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Wildlife and Habitat Conservation News - ENN


First evidence of deep-sea animals ingesting microplastics

Mon, 03 Oct 2016 07:11:00 EST

Following the news that the UK government is to ban plastic microbeads by the end of 2017, a team of scientists led by the University of Oxford has discovered the first evidence of microplastics being ingested by deep-sea animals.Researchers working on the Royal Research Ship (RRS) James Cook at two sites in the mid-Atlantic and south-west Indian Ocean found plastic microfibres inside creatures including hermit crabs, squat lobsters and sea cucumbers at depths of between 300m and 1800m.(image)

5 Species Most Likely to Survive a Climate Change Disaster

Fri, 30 Sep 2016 06:59:00 EST

Survival of the fittest. This basic tenet of evolution explains why the dodo bird no longer exists and why humans have opposable thumbs.Adaptation is key to survival, no matter how many fingers you’ve got. The ability to adjust to whatever conditions Mother Earth sends our way determines whether obstacles lead to extinction or to a new generation.Human-accelerated climate change is a disaster waiting to happen. We’ve already seen the superstorms and drought it can create. Although we can work to slow climate change, there’s no way to stop it completely. This reality means adaptation will once again become the most important strategy for survival.One thing’s for sure: the Earth will continue to exist as it has for eons. The question is, what will be left behind to inhabit it?Below are five species known for their resilience and ability to survive in adverse conditions. They are the most likely to survive a climate change disaster. Spoiler: humans don’t make the list.(image)

Fate of turtles and tortoises affected more by habitat than temperature

Tue, 27 Sep 2016 07:17:00 EST

Habitat degradation poses a greater risk to the survival of turtles and tortoises than rising global temperatures, according to new research.More than 60 per cent of the group are listed by the International Union for Conservation of Nature (IUCN) as vulnerable, endangered, or critically endangered, because they are being traded, collected for food and medicine and their habitats are being degraded. Understanding the additional impact of global warming and changes in rainfall patterns on their diversity and distributions is therefore paramount to their conservation.(image)

Birds prefer quality over quantity

Thu, 22 Sep 2016 07:13:00 EST

In a new study that upends the way ornithologists think about a young bird’s diet – but won’t shock parents used to scanning the nutritional profile of their children’s food – Cornell researchers have found that when it comes to what chicks eat, quality trumps quantity.In recent decades, many aerial insectivores, such as tree swallows, have undergone steep population declines. Cornell researchers have demonstrated for the first time that the fatty acid composition in the tree swallow diet plays a key role in chick health and survival rates, potentially pointing to new ways to protect fragile bird species.(image)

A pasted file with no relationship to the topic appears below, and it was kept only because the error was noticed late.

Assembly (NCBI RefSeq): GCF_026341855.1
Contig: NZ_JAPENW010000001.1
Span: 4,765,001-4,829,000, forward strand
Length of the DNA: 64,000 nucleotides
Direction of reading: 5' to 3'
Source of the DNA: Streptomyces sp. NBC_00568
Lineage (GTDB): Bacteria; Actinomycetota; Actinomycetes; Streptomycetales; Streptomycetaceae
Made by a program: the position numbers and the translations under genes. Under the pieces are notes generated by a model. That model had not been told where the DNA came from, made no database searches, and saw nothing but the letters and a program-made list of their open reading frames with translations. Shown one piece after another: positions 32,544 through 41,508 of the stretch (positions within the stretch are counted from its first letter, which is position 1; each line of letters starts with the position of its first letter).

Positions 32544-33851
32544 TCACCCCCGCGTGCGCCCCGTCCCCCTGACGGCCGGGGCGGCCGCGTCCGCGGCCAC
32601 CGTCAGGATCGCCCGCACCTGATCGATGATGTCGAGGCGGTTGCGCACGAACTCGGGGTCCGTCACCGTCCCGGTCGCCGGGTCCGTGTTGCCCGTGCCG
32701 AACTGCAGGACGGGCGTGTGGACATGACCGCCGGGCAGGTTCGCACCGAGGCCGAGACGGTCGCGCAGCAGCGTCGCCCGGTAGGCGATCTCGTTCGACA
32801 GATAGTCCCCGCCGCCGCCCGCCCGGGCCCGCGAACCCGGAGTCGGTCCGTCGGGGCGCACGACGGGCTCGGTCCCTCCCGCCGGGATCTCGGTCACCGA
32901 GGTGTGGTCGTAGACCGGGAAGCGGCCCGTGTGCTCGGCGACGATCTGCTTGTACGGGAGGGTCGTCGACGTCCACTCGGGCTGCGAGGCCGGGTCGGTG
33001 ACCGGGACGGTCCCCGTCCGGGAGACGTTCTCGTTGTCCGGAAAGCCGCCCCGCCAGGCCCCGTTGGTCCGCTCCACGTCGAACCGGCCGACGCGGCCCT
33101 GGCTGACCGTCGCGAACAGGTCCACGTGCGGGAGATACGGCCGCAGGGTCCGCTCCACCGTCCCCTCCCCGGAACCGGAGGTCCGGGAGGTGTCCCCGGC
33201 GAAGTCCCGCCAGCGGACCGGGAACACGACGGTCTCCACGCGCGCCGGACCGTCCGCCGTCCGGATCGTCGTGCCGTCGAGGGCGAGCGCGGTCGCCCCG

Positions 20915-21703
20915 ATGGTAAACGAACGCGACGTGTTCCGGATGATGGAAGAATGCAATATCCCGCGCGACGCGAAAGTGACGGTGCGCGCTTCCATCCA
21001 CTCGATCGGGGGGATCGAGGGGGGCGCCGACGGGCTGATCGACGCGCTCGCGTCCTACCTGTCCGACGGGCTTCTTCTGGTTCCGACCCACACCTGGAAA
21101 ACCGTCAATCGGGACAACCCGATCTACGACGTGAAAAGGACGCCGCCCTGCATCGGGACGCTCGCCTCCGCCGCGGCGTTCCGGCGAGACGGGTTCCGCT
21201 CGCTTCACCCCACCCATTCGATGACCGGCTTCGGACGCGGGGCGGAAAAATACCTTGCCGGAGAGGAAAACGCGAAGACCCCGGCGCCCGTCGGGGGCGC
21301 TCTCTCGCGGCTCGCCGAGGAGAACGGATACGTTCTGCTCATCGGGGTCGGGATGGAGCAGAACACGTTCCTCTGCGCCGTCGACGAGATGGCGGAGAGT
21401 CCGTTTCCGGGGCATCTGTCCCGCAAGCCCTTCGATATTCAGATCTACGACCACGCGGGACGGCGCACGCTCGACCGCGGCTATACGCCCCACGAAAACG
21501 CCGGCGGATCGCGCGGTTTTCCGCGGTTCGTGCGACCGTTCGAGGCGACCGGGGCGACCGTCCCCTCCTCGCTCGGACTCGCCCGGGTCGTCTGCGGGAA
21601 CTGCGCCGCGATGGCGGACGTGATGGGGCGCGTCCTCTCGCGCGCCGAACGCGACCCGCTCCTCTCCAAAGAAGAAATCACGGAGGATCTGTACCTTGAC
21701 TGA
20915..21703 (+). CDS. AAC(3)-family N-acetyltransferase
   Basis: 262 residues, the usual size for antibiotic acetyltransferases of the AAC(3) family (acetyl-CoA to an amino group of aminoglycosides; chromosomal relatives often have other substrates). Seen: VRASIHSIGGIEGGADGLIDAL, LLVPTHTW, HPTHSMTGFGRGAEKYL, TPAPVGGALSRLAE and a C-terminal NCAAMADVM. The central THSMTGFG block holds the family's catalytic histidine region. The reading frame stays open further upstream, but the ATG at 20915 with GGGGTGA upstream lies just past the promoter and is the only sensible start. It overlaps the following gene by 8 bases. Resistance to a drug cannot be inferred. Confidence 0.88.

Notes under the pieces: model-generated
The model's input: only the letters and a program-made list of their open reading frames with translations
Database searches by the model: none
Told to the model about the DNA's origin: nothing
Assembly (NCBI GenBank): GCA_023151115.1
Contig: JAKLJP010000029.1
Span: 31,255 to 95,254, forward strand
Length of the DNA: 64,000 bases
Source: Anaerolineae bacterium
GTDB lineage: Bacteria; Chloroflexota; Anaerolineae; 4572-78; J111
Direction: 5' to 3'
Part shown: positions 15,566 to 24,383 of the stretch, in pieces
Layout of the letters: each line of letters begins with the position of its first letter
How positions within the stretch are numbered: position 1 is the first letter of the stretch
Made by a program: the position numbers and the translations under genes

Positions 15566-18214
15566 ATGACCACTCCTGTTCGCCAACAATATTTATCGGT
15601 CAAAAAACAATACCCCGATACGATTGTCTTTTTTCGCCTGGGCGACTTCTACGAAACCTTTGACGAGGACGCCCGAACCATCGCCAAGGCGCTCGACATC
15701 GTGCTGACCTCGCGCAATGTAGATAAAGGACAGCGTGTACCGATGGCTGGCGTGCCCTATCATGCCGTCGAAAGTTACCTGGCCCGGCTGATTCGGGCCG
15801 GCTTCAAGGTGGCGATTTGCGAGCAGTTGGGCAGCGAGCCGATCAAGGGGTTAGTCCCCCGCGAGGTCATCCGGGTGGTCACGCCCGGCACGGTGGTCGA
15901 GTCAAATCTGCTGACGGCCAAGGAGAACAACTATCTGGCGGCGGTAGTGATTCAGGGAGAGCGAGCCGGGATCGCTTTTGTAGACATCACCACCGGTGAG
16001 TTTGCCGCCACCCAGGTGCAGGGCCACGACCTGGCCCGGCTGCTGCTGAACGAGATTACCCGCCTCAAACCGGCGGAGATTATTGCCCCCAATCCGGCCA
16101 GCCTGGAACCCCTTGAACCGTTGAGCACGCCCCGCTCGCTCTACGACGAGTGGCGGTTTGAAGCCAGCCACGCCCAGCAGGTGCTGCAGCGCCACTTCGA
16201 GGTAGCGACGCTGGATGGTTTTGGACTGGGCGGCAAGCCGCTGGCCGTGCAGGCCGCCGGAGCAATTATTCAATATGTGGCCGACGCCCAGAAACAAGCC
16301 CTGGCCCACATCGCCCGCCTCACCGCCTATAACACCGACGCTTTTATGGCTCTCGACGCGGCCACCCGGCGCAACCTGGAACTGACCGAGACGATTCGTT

Where and how climate change is altering species

Wed, 21 Sep 2016 17:20:00 EST

New research published Monday (Sept. 19) in the journal Nature Climate Change by researchers at Aarhus University in Denmark and the University of Wisconsin-Madison illuminates where and why novel species combinations are likely to emerge due to recent changes in temperature and precipitation. The study includes global maps of novelty that offer testable predictions and carry important implications for conservation and land management planning.(image)

You Could Be Eating Endangered Fish Without Even Realizing It

Tue, 20 Sep 2016 07:19:00 EST

When you go out for sushi or visit a seafood restaurant, how sure can you be that you’re really getting what you’ve ordered? Last week, Oceana released some shocking findings: Around the world, an average of one in five samples of seafood is mislabeled.The report examined 25,000 samples worldwide and reviewed more than 200 published studies from 55 different countries. Every continent was represented apart from Antarctica. The mislabeling was present in every part of the seafood supply chain, including retail, wholesale, distribution, import/export, packaging, processing, and landing.That’s bad news for many reasons – mislabeling makes dining dangerous for consumers (not all of these species are considered suitable for human consumption), and difficult for people who are trying to avoid mercury exposure or who simply want to dine more sustainably. In most cases, cheap fish were being passed off as more expensive varieties.(image)

World deforestation: we're losing a forest the size of NYC every 2 days!

Mon, 19 Sep 2016 10:26:00 EST

This is an issue of global concern. Climate change, urbanization, and resource depletion (more mouths to feed, burn wood in stoves for, graze more cattle for) is still happening at a fast an alarming clip, influencing our planet’s ability to store CO2 emissions, and protect diversity. (image)